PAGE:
Business figures call for vote on Brexit terms
- Sunday Times
LONDON, (Reuters) - More than 70 business figures are calling for a public vote on the final terms of Britain’s exit from the European Union, warning that the country faces “either a blindfold or a destructive hard Brexit”, the Sunday Times reported.
Firms are increasingly worried about the prospect of Britain leaving the world’s biggest trading bloc in March without an agreement, or that politicians will sign up to a deal that limits companies’ access to the continent’s markets.
A new group called “Business for a People’s Vote”, which includes Justin King, former boss of the Sainsbury’s supermarket chain, and John Neill, head of the car parts supplier Unipart, is to be launched as campaigners raise the pressure on politicians.
London and Brussels hope to conclude a deal this month, but in a letter, the business figures warn of potential negative consequences.
“We are now facing either a blindfold or a destructive hard Brexit. Both these options will further depress investment,” the Sunday Times quoted the letter as saying.
“They will be bad for business and bad for working people. Given that neither was on the ballot in 2016, we believe the ultimate choice should be handed back to the public with a People’s Vote.”
Britain’s Brexit ministry said it was confident of securing a deal that works for businesses and reiterated the government’s opposition to a second referendum.
“The people of the United Kingdom have already had their say in one of the biggest democratic exercises this country has ever seen and the prime minister has made it clear that there is not going to be a second referendum,” said a spokesman. MILAN, (Reuters) - Heavy rain and gales devastating parts of Italy have claimed two more lives, taking the overall death toll to at least 17, and laid waste to vast swathes of forest.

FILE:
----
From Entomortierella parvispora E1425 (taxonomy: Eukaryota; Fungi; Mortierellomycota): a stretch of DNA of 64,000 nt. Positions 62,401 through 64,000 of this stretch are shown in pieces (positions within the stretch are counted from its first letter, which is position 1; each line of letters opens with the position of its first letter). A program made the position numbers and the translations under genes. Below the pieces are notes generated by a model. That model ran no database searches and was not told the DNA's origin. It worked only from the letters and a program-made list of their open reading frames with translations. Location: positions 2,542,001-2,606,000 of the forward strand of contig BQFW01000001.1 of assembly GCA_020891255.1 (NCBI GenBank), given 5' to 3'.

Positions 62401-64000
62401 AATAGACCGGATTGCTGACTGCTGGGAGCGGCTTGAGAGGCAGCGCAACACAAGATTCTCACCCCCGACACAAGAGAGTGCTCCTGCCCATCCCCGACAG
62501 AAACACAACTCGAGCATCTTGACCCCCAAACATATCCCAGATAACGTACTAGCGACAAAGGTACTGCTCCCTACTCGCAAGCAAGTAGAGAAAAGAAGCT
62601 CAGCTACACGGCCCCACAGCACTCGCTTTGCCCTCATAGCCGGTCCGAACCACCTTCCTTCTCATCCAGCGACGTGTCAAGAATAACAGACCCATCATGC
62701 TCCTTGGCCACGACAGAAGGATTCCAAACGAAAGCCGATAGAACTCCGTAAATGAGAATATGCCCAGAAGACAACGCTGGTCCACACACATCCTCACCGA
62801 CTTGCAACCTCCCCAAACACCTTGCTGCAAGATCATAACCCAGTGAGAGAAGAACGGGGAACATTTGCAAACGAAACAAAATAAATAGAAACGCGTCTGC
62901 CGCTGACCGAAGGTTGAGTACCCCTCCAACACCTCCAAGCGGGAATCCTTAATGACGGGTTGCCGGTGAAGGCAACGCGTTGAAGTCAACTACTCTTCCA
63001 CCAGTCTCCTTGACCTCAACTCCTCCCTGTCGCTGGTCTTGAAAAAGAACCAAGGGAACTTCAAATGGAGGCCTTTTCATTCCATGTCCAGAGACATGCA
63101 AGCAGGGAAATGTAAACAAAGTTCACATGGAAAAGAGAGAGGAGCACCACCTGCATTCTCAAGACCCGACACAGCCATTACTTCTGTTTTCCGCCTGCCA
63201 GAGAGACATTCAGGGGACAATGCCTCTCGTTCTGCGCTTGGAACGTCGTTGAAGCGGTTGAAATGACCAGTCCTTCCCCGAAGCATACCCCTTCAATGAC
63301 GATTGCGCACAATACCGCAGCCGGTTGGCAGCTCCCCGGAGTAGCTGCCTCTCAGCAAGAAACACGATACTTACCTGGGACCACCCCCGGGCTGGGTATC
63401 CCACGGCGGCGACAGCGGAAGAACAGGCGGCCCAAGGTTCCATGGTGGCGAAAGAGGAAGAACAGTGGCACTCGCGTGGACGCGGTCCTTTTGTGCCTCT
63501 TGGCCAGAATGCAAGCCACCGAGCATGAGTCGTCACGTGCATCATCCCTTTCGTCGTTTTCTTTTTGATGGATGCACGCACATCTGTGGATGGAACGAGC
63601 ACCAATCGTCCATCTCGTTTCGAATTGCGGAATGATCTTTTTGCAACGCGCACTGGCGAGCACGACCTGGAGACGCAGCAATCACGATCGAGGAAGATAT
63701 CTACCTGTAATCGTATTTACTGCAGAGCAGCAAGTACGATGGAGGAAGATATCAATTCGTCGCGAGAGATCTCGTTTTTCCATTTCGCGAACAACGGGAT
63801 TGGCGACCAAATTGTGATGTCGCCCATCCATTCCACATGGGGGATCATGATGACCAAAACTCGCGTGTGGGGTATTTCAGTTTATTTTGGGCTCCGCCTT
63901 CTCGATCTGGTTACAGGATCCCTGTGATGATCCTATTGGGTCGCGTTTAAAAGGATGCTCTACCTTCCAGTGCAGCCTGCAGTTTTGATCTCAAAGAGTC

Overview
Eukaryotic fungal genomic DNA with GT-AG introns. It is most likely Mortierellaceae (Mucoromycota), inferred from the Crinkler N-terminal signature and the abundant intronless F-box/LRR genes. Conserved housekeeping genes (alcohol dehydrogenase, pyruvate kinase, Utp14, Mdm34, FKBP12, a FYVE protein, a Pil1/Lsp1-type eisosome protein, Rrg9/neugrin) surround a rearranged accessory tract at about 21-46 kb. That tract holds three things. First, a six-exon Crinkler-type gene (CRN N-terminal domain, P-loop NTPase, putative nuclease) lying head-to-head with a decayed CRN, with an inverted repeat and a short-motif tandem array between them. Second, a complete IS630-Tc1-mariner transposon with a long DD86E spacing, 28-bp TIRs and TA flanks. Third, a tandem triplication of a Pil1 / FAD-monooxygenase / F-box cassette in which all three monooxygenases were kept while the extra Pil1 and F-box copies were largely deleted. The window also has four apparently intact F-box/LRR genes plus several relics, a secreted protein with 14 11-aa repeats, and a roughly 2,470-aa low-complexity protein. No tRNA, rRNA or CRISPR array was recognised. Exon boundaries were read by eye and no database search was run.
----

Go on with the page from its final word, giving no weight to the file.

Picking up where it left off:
A German tourist died on Friday when hit by lightning on the island of Sardinia while another person struck by lightning several days ago died in hospital, Italy’s Civil Protection Agency said on Saturday.
A spokeswoman said 17 deaths related to the severe weather had been reported to the Agency so far.
Many of the victims to date have been killed by falling trees. Coldiretti, the association of Italian agricultural companies, said in a statement that gales had destroyed around 14 million trees, many in the far north.
Areas from the far northeast to Sicily in the southwest have been affected by the storms, with the worst damage in the northern regions of Trentino and Veneto - the region around Venice - where villages and roads have been cut off by landslides.
In the Alps near Belluno, 100 km (60 miles) north of Venice, pine trees and red spruces were snapped wholesale like matchsticks.
The surface of the Comelico Superiore dam, farther north near the Austrian border, was covered with the trunks of trees that had fallen into the Piave river.